Judge in Casey Anthony murder trial breaks his silence - FOX 35 News Orlando

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Judge in Casey Anthony murder trial breaks his silence

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I've been covering the Casey and Caylee Anthony saga since day one, and since the verdict, there have been two people I have been dying to interview: Casey Anthony and Chief Judge Belvin Perry Jr.   On Monday, Judge Perry finally answered some of my questions about the case.

So what did Judge Perry Jr. consider to be the biggest shock to you in this case? 

"The news media coverage, how this case totally captivated America and even overseas in places," he said.

Judge Perry admits that, from the day he first took the bench in this case, nothing was normal.

"Dealing with the personalities, dealing with the lawyers, dealing with the media, dealing with everything associated with this case."

Perry is a well seasoned judge and attorney who has spent more than three decades practicing law.  He admits that the verdict surprised him.
"I wanted to make sure my eyes were not fooling me," he said when he looked at the verdict. " It was a little bit of disbelief, shock.  I always knew it was a possibility."

The jury found Casey Anthony not guilty on the first degree murder and child neglect charges against her.   When asked if he thought the jury got it wrong, he replied, "I will always respect the jury's verdict and the job asked of them."  He added, "I'm not going to second guess them.  They listened to it.  They applied the law."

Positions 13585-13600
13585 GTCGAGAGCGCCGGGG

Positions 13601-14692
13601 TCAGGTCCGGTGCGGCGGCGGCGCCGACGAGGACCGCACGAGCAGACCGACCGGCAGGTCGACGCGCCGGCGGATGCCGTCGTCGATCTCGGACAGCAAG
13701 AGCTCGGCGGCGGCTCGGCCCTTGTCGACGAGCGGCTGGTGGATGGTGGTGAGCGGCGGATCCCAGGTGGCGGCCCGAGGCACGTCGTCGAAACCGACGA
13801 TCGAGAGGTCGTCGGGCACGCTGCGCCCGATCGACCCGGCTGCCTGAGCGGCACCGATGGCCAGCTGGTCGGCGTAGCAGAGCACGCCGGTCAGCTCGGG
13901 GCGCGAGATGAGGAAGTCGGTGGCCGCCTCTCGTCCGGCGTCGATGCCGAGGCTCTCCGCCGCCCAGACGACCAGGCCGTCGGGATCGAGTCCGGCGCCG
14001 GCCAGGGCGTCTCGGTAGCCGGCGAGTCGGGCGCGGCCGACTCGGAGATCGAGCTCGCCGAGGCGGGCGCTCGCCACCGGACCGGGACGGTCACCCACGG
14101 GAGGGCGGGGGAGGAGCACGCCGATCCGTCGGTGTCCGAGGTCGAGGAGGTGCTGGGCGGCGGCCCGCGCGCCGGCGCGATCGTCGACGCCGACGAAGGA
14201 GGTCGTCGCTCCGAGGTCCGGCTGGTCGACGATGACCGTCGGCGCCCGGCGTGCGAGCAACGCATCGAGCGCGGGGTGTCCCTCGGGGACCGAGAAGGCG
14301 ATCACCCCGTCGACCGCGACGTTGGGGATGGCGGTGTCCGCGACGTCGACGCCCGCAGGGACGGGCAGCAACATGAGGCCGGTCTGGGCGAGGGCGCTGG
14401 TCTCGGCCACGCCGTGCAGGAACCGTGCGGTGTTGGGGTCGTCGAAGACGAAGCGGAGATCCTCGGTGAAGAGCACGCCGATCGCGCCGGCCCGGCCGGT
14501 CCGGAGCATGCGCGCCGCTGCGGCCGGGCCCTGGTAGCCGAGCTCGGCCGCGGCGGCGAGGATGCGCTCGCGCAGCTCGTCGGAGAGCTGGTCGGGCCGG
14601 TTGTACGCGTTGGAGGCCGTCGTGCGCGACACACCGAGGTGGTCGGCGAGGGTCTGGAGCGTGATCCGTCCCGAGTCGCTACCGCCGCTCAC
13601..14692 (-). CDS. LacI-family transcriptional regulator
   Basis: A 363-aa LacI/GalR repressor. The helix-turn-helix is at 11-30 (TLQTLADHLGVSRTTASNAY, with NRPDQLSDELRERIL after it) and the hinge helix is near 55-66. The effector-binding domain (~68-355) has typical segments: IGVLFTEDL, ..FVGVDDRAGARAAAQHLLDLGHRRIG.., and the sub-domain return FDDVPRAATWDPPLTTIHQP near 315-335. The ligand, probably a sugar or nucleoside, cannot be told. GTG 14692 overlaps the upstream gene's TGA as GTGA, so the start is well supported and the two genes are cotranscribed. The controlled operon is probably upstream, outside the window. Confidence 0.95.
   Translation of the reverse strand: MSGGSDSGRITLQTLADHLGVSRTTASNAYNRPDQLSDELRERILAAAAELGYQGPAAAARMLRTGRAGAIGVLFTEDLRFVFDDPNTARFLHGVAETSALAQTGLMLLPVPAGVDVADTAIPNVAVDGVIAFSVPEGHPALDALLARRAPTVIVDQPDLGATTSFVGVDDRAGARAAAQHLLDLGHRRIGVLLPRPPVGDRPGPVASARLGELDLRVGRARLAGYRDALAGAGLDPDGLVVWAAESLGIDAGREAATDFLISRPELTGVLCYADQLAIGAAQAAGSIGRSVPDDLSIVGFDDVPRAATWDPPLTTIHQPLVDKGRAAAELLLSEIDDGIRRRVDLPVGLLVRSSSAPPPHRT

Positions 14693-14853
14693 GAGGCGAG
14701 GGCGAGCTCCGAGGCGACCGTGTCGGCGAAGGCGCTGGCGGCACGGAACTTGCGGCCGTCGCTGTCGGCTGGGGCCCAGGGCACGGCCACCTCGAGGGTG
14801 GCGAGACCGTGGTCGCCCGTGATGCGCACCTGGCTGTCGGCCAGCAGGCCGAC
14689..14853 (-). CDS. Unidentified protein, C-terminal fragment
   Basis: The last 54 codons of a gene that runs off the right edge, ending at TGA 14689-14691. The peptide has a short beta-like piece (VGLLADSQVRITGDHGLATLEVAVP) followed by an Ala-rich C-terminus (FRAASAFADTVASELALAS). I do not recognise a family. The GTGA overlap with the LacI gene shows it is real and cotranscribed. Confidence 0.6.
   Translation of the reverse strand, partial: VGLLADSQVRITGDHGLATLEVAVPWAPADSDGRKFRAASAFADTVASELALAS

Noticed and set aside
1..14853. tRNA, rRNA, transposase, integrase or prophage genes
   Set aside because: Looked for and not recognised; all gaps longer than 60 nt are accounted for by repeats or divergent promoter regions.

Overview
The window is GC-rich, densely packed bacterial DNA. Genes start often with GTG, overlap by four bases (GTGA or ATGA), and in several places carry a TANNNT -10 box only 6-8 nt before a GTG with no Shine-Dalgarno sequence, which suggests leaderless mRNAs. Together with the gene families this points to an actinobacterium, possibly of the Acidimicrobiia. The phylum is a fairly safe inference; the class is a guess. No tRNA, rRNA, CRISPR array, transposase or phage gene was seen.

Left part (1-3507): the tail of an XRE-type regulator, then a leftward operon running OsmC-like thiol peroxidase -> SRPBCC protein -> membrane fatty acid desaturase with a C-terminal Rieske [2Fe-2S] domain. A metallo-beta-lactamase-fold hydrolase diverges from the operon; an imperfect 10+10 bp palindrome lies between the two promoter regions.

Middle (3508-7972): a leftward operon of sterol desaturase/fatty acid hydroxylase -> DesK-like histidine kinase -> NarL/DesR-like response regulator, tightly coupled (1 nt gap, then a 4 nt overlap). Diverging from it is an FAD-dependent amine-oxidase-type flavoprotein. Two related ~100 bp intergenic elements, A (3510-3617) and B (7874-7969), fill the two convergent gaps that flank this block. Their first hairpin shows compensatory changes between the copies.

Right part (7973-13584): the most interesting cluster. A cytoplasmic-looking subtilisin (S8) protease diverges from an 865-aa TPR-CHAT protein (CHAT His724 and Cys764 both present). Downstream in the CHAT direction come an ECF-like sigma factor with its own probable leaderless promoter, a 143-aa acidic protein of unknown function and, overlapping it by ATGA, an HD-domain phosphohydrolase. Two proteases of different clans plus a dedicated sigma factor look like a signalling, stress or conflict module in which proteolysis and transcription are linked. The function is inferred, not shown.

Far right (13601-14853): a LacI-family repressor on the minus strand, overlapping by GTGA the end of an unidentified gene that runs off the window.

Judge Perry said that, if you go back and dissect the case bit by bit, you see that the state did not argue for any lesser offenses. 

"Mr. Baez indicated in his opening statement that this issue would be dealing with how did she die.  With a dry bones case, you can't determine how did someone die.  There are a number of factors that may have caused reasonable double in the mind of the jurors," Perry said. 

When asked if he believed that Casey Anthony got away with murder, Perry responded, "It doesn't matter what I think, whether she got away with something or not.  The ultimate judge of that will be the judge of judges.  She knows what happened.  She has to live with it, whatever it was."

Throughout the trial and to this day Anthony has maintained her innocence.  Judge Perry said she lost it when the state tested the waters mid trial on the possibility of a plea deal.

"What the state was waiting to see was, whether or not she would accept aggravated manslaughter before they began dickering.  That's when the fireworks began," said Perry.  "She was not too happy.  She was irate.  She was very loud and boisterous.  I couldn't exactly make out what she was saying, because she was in a holding cell, but there were a few four-letter words."

Perry said he's glad this case is now behind him.  He took four days off after the trial and he's been back on bench ever since.

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